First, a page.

Supposedly, that's not the only drama on the set. Page Six also reported last week that several makeup artists and a hairdresser were fired, causing a brief halt in production.
There are also rumors Alexander is feuding with co-star Sullivan Stapleton, who plays FBI agent Kurt Weller. "She tried to have him fired and replaced, which is pretty amazing considering their characters are supposed to develop a romantic interest," a source told Page Six,
Things are reportedly so tense on the set, producers have been forced to use a body double for some of Alexander's scenes.
The actress has not yet responded to the rumors about her allegedly toxic tattoos or the purported on-set drama, but a representative of Alexander told Page Six the claims were "entirely unfounded and inaccurate."
In fact, Alexander recently opened up about the process of having the tattoos applied, telling Zap2it she and her crew have a "great time" doing it. "I think if you come from a place of acceptance, you just go with the flow,"she said. "We have a great crew that helps supply these tattoos and we listen to Beatles on Pandora. We have good coffee and good conversation, and the hours fly by."
Jaimie Alexander on the 'Today' Show
Jaimie Alexander sports a neck tattoo of Hoda Kotb and Kathie Lee Gifford while arriving for the 'Today Show' in New York City on October 5, 2015.
Credit: Roger Wong/INFphoto.com
|robbo||Date: Monday, 30 Nov 2015, 04:11 | Message # 415|
|Cancellation Buzz: 8 Shows On The Bubble|
Con: The Show's audience is getting smaller and older. And those new deals inked by Nathan Fillion and Stana Katic featured numbers getting bigger and bigger.
Pro: We've been worried about Castle before and, much like that bunny with the drum and battery pack, it just keeps on ticking.
The Vampire Diaries
Con: The onetime CW smash has fallen on hard times. Despite creative resurgence, ratings are down sans Nina Dobrev and, beginning in January, it's moving to the Cancellation Waiting Room known as Friday nights.
Pro: It's hard to imagine The CW not giving the series at least a shortened final season.
Con: This January, the spinoff will follow sister series The Vampire Diaries into Friday-night purgatory. And we have to imagine if The CW is going to save one of the two shows, it's not going to be the lower-rated, less popular offshoot.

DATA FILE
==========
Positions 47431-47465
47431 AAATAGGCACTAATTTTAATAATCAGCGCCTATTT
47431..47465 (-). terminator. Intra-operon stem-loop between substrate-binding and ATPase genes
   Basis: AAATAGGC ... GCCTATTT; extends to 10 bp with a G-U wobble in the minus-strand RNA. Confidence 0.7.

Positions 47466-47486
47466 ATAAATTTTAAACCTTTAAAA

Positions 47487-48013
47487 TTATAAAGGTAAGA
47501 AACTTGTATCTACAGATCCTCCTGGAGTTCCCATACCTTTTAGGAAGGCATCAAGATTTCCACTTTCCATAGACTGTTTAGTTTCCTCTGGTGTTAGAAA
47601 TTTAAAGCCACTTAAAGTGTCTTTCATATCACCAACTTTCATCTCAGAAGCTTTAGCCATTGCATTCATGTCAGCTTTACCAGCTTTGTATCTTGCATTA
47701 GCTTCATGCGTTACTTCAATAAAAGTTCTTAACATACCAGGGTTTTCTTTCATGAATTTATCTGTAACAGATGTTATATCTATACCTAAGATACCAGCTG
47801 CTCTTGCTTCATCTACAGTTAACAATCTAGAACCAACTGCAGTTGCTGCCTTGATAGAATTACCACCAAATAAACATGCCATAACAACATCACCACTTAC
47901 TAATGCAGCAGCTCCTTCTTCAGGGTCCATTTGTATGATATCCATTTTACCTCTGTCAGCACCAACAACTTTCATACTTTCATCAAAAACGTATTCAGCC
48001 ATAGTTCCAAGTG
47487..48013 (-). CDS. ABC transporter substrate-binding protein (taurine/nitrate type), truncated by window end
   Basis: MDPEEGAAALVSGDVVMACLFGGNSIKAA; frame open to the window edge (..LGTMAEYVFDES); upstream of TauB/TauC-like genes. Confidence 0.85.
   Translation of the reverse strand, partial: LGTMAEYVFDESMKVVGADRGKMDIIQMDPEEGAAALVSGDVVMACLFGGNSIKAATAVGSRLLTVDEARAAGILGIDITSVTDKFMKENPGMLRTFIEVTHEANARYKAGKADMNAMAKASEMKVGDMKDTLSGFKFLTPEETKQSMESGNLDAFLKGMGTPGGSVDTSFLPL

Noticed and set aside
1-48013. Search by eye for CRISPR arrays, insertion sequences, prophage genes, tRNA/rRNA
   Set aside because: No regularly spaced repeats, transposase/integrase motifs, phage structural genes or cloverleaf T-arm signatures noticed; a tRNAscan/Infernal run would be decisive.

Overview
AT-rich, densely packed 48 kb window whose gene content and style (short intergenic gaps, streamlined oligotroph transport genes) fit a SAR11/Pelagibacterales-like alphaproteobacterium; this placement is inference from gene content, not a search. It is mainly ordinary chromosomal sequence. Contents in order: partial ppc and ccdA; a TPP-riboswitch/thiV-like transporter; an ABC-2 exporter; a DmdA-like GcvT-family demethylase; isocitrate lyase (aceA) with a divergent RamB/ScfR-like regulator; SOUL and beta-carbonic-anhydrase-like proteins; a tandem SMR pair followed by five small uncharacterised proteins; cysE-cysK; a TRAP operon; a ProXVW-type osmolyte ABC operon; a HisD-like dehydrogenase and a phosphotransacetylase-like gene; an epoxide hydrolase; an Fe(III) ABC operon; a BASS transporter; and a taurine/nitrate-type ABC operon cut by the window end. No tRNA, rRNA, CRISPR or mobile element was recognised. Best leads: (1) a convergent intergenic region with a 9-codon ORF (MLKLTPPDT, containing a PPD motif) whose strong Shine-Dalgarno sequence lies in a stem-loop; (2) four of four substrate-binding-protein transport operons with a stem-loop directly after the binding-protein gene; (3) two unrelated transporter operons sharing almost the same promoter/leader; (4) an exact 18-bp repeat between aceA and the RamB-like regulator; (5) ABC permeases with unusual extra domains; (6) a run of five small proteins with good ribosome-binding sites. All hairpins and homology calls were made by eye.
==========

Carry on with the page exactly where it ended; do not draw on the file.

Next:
Pro: The CW's new undead double-header could set Friday night ablaze. Stranger things have happened.
Person Of Interest
Con: The show's Season 5 renewal came with an ugly asterisk: Its order was only for 13 episodes.
Pro: POI's new season hasn't even premiered yet, so there's always a chance its ratings fortunes could turn around.
Con: Its about to lose its Friday timeslot to The Originals, and, tellingly, The CW hasn't said when or where it will return.
Pro: We're drawing a blank on this one.
Con: With its ratings in double-digit decline, the once-hot drama is being banished to Friday nights in 2016.
Pro: Sleepy is one of Fox's top-performing shows in Live+7 DVR playback, so people are watching (just not live). And creatively speaking, Season 3 >>> Season 2.
Con: The once-acclaimed franchise was significantly damaged by its universally panned second season. (Even Emmy host Andy Samberg declared the show dead during September's telecast.) Also, in announcing its new overall deal with series creator Nic Pizzolatto, HBO referred to a Season 3 of True Detective as a mere possibility.
Pro: Despite those critical barbs, the show's ratings held up well compared to its blockbuster first season. Also, does Pizzolatto really want to close this chapter of his career on such a low note?
Con: It's impossible to sugarcoat it: The show's ratings are terrible (not a single Season 2 episode has come close to cracking 1 million viewers).
Pro: It's critically beloved - Season 2 more so than even Season 1. And HBO has been known to favor quality over quantity of viewers (see also: Getting On.) Some long overdue awards love would certainly help the show's cause.
Stana Katic at the 2015 EMA Awards held at the Warner Bros. Studios in Los Angeles on Saturday October 24, 2015.
|robbo||Date: Wednesday, 09 Dec 2015, 04:47 | Message # 416|
|ABC At Midseason: What Will Get Renewed?|
ABC is currently the number 1 Broadcast network among 18-49 year-olds.
They have a wide array of different scripted shows currently on the air and have a lot waiting in the wings for midseason.
Last season, they renewed a slew of freshman shows with woeful ratings. Will they need to do this to save face again?